An unexpected story that could one day be a milestone in the evolution of Chinese youth basketball broke last week. Zhang Zhiyao (center), the son of Beijing Ducks assistant Zhang Jingdong, will soon leave China and be moving to Spain where he will be part of the youth program of Eurobasket giants, Real Madrid. It might not mean much to Americans but in China this news was understandable a fairly big deal. Continue reading “China’s Man In Madrid: How Zhang Zhiyao Represents A Brave New World For Chinese Hoops”
Back in 2014, the Chongqing Flying Dragons were one of two new expansion teams in the CBA and like most expansion teams, they weren’t really any good. Although they had one of the better scorers in the CBA in Willie Warren, the team sucked hard and finished bottom of the standings with a 4-32 record. Yet now the Dragons are moving to a different city less than a year after making their debut in Chongqing. Continue reading “Untapped and Unknown; Chongqing’s Relocation And The CBA’s Basketball Market”
The CBA has been an ideal place for talented yet inconsistent foreign players to prove themselves again. There are many teams out there that are willing to throw big money and minutes at those who, for one reason or another, didn’t survive NBA. If it works out, some NBA team in need of talent might just sign with the player in the middle of the season after the shorter CBA regular season is over. If not, the player can still walk away with a decent salary. Continue reading “Oden “The Great” Brings His Talent To The Jiangsu Dragons”
On the flip side of the fourth quarter rule that now allows only one import on the court at any time, many things have changed in the CBA. Now there are ‘import no. 1’ and ‘import no. 2’ statuses, a seldom-before-seen hierarchy for foreigners and a distinctly fresh flavor to the Chinese free agency market. It seems teams have also gotten wise to the need to balance out their rosters. One only has to look at thrice-time champions Beijing– whose wisely built roster allows homegrown players like Li Gen and Sun Yue to thrive without not taking numbers away from Randolph Morris and Stephon Marbury– to realize how successful this special blend actually is. Continue reading “Keeping Up With The Zhou’s: CBA Teams Looking To Get Local Assets.”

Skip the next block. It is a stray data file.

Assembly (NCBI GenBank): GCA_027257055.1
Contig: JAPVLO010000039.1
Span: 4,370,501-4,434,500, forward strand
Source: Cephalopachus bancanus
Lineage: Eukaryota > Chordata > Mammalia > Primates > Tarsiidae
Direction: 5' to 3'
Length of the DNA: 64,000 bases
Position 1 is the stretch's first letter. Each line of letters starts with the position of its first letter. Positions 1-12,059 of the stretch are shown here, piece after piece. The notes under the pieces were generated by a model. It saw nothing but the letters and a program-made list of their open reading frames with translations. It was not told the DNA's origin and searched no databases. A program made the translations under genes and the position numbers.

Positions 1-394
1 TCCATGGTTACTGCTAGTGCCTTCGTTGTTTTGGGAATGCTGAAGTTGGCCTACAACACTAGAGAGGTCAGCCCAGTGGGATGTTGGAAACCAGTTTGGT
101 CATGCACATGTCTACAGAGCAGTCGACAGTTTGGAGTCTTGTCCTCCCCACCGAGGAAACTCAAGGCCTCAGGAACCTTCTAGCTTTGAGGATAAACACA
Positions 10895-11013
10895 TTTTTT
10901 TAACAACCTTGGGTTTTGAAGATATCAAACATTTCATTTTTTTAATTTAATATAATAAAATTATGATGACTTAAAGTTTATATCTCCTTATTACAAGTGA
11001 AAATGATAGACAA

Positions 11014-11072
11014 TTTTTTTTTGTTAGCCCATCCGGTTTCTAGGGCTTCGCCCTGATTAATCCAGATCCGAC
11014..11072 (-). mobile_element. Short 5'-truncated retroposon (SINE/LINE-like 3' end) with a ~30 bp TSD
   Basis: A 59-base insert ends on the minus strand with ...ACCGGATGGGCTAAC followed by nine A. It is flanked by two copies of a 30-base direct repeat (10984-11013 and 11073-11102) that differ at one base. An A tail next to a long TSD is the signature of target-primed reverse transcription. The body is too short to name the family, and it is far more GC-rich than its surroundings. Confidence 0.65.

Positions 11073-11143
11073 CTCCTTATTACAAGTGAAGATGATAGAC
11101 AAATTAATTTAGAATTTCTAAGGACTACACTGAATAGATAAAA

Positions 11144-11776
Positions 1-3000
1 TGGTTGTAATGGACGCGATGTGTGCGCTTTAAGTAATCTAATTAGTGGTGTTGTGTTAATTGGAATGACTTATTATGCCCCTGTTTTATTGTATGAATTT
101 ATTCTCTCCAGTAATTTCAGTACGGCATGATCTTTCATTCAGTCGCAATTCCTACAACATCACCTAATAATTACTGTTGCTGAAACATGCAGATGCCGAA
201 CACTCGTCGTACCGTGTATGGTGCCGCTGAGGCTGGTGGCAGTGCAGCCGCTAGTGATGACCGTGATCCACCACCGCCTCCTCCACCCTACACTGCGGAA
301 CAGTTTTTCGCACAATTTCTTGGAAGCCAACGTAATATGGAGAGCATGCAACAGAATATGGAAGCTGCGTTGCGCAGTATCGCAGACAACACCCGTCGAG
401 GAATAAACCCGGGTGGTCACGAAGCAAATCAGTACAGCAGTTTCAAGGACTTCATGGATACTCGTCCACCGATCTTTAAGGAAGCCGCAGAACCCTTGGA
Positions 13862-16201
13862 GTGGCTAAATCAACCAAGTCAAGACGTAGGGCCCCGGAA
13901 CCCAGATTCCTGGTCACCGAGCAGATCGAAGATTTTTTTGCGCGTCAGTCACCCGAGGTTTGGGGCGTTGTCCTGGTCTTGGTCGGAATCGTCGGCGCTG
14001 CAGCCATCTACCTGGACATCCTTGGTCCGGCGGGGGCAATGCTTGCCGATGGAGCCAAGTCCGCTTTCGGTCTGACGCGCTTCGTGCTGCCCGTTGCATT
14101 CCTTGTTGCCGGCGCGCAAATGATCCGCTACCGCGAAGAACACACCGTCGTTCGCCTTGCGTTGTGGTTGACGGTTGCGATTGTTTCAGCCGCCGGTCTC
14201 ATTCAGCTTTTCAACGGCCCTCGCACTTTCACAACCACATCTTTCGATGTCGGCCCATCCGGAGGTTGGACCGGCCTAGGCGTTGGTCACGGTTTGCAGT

The last time anyone heard from Von Wafer, he was almost sparking riots during a play-off game in Shandong province. Back then, the American was playing for the Shanxi Dragons and was seen as the central instigator in a series of scuffles between his team and the Qingdao Eagles, including one incident that lead to a Qingdao player being punched in the nuts. Continue reading “The Von Wafer Redemption Tour Begins in Changzhou”
Guangsha has been a stable playoff team in the past years, not missing the top eight since 2007. Unfortunately, with only one series won and a plethora of 0-3 losses, the squad hailing from Hangzhou seems stuck in no man’s land. Enter Jeremy Pargo, the youngest of the Pargo brothers (Jannero is currently playing for the Charlotte Hornets whilst Jeremy himself has had a few NBA stints) and a Euroleague pure scorer. Will he be the one to carry the Lions out of (high-level) mediocrity?
If last season demonstrated anything, it is that the most impactful free agents in China turn up playing for the most random of teams. Back in September, Errick McCollum, a point guard who spent most his career in Israel, signed with Zhejiang and then proceeded to score 82 points in a game against Guangdong and also averaged 39.5ppg for the season (both CBA records). Another new arrival, Eli Holman single-handily dragged the Guangsha Lions’ to the play-offs and was an outside shot for league MVP. Indeed, the arrival of both men, plus others like Qingdao’s Justin Deadmon (who arrived from Lithuania) or Chongqing’s Willie Warren (Hungary) underline the American talent that can be found in lesser known overseas leagues. Continue reading “Is Trevor Mbakwe Set To Head New American Intake From Europe?”